Howden in the early 1900s

Howden in the early 1900s

- Summarised from 'A Hundred Years of Howden Engineering'

This article is one in a series of articles exploring the history of some of Howden’s world famous product brands. Recently we had a copy of A Hundred Years of Howden Engineering sent into our office, and it is from this that the following article has been written.

Howden was formed in 1854 by James Howden, with a focus on the main boilers and engines of sea going vessels. By 1862, a factory on Scotland Street in Glasgow had been purchased, and in 1882 a patent had been granted for his forced draught system which significantly increased the power of a ship. At the turn of the century, Howden began to look landwards creating high speed engines and becoming early pioneers in steam turbine manufacture. By 1914, James Howden & Co had produced the largest turbo-generator in the UK (a 15MW unit for Manchester Corporation). But then of course things were to change.

 

The outbreak of war

An immediate impact of the war was that Howden immediately faced a huge amount of cancellations in marine orders, and the work that Howden had been doing on water tube boilers was hit particularly hard. As the war progressed it was found that ships fitted with the Howden forced draught system had an important speed advantage and this resulted in numerous jobs from the Ministry of Shipping. In fact so significant was the demand for the powerful forced draught equipment, that in 1918 a factory was acquired in Wellsville, New York in order to satisfy the demand from the United States.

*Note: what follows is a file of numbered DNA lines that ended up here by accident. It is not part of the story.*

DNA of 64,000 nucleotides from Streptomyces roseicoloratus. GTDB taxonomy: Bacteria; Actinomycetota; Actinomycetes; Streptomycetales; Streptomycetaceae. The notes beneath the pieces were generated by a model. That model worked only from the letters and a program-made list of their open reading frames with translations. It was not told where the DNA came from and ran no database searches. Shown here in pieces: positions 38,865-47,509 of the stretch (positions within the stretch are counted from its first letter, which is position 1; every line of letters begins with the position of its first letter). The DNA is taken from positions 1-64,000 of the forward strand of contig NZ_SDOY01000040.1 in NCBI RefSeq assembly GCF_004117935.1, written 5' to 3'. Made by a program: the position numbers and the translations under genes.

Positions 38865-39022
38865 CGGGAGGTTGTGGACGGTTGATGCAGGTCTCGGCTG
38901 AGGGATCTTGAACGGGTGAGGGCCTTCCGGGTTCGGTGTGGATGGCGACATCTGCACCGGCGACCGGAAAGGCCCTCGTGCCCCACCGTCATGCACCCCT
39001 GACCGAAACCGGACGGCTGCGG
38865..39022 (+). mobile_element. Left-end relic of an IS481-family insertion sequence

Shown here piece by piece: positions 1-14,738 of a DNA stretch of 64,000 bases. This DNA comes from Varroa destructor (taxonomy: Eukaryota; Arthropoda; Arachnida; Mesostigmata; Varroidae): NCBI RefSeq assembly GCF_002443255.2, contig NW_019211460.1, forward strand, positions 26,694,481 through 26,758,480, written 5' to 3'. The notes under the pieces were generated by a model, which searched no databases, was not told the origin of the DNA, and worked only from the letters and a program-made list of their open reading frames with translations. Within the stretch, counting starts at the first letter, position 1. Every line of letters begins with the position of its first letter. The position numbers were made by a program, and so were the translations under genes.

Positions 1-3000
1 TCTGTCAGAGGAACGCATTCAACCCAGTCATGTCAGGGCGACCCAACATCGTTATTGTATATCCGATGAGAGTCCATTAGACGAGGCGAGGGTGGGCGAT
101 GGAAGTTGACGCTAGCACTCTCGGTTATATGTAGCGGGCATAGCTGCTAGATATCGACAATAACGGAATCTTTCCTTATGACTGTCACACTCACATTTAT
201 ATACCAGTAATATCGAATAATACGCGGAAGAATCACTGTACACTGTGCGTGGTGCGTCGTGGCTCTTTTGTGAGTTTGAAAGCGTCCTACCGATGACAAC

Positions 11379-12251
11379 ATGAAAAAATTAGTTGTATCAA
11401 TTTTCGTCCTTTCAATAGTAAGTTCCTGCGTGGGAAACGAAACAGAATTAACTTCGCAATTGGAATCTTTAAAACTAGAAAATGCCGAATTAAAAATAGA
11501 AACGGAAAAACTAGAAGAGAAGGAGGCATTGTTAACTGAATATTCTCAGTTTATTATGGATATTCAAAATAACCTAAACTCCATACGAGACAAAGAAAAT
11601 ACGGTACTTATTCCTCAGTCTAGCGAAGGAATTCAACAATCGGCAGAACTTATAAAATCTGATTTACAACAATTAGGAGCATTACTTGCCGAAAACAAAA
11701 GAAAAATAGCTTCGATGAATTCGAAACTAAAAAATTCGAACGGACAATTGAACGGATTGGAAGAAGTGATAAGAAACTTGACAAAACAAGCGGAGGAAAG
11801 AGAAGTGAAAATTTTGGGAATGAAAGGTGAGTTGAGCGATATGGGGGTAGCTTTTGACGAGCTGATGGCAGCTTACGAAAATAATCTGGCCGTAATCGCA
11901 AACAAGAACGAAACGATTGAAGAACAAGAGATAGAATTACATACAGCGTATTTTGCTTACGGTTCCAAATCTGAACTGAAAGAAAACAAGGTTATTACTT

A Howden-Ljungstrom Air Preheater drawing

Post war and the air preheater

Once the war was over, Howden now faced another challenge as economic hardships around the world, impacted the order book once again. Another opportunity was presented to Howden at this time; the Swedish firm A/B Ljungstroms Angturbin thought that Howden might be the ideal partner for the air preheater that they had designed. It was recognised that the air preheater provided the solution to those large water tube boilers that had been of interest at the start of the war. The two companies formed a joint venture (Howden-Ljungstrom Preheaters (Land) Ltd.) both in the UK and America, and the new air preheaters were developed and manufactured. The air preheaters were a great success and Howden became very busy with orders for them. 1931 marked the end of the joint partnership, with the Ljungstrom side of the partnership taking the US market (forming the Air Preheater Corporation), while the manufacture of air preheaters for the British Empire was under the sole control of James Howden & Co.

Howden by 1930

With the air preheater now well established, it became clear that there was the potential for Howden to get involved in the fans that are associated with an air preheater installation, these will be covered in part 2 of this series when we view the changes that happened at Howden up to 1954.